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The Importance of Student Attendance

In the WECDSB, we know how important school attendance and established routines are for students to build knowledge, skills and confidence. We also recognize that ensuring consistent attendance at school relies on strong home/school relationships and consistent communication. 

Every day that a student is absent from school is a lost opportunity for that student to learn, build social skills, and receive the benefits associated with the sense of community found within our schools. Chronic or prolonged absenteeism can also result in decreased academic success and related employment prospects later in life. Increased feelings of anxiety following long periods away from school are also common as students begin to worry about their grades, lost credits, catching-up on missed assignments, as well as interactions with their peers who may wonder where they have been.

For students struggling with attendance, the WECDSB offers many supports including access to an Attendance Counsellor, Child and Youth Worker, Mental Health professional or other school staff including teachers and administrators.  Referrals to community agencies can also be initiated from the school.  These supports are in addition to the many ways schools ensure students keep connected and on top of their learning for periods when they have to be absent.

While Ontario Law states that children between the ages of  6 and 17 must attend school, we do understand that sometimes illness and other circumstances mean that a student must be away for a period of time.  These situations, however, should be exceptions and school administrators have a responsibility to follow up and address extended absences with families.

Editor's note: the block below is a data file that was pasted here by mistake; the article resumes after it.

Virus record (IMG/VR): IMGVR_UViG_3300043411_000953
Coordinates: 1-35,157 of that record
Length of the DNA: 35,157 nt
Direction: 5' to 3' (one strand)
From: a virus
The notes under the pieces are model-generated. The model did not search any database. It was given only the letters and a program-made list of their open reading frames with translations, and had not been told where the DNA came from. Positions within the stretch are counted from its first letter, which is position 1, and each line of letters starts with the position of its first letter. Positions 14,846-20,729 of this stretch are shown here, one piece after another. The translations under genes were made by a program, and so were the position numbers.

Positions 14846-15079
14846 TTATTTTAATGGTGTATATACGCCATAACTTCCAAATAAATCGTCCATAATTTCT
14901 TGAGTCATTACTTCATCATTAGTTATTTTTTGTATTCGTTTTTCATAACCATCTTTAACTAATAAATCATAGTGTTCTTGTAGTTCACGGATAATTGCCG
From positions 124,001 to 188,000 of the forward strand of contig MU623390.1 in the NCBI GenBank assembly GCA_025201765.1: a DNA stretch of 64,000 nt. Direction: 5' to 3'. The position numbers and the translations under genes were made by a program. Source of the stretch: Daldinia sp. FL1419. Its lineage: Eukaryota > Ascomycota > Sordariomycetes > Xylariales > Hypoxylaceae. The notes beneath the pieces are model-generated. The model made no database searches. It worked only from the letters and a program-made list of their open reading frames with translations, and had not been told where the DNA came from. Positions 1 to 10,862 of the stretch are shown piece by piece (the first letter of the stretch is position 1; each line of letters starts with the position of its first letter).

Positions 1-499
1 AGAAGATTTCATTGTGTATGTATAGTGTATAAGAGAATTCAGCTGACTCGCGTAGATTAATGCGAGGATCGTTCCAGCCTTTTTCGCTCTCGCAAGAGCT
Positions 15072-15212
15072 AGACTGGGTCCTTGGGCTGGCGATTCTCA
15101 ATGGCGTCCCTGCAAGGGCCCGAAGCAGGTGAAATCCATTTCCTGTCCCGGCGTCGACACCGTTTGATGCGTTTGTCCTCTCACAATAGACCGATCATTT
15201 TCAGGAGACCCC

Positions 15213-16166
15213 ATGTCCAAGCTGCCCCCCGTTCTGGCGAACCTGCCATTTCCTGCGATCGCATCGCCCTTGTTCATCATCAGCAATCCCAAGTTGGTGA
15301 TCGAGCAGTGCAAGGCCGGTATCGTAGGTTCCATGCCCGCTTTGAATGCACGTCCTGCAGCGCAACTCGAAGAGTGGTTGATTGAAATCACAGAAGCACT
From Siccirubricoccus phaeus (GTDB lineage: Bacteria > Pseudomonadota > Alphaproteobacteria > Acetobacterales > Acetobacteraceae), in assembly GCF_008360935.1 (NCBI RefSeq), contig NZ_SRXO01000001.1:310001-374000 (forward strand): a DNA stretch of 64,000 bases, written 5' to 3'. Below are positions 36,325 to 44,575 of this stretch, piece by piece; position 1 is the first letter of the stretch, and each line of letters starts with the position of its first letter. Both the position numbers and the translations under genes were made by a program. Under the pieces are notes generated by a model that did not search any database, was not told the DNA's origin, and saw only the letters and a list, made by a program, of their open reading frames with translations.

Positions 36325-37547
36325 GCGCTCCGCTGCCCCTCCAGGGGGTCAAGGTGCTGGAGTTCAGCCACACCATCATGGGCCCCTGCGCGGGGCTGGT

Please know there are many supports and resources available to you at the school to promote regular attendance with your children.  Do not hesitate to contact the school if you have questions or concerns.  In addition, please refer to the list below of home-based practices that can help encourage attendance with your child should issues arise.

Did You Know?

If your child misses… That equals… Which is… Over 13 years of schooling this is…
1 day every 2 weeks 20 days per year 4 weeks per year Approximately 1 ½ years of schooling
1 day every week 40 days per year 8 weeks per year Approximately 2 ½ years of schooling
2 days per week 80 days per year 16 weeks per year Approximately 5 years of schooling
3 days per week 120 days per year 24 weeks per year Approximately 7 years of schooling


Tips and Strategies for Families

Below are some different tips and strategies that families can try at home to help encourage school attendance.

  • Keep in mind that attendance issues can quickly escalate.  Parents/guardians need to intervene and reach out for support as early as possible before it becomes the norm.
  • Keep the expectation in your home of attending school and staying all day.  Don’t give up.
  • Even if your child is anxious about school, ensure the expectation of regular attendance doesn’t change.  Work on the issue, not around it.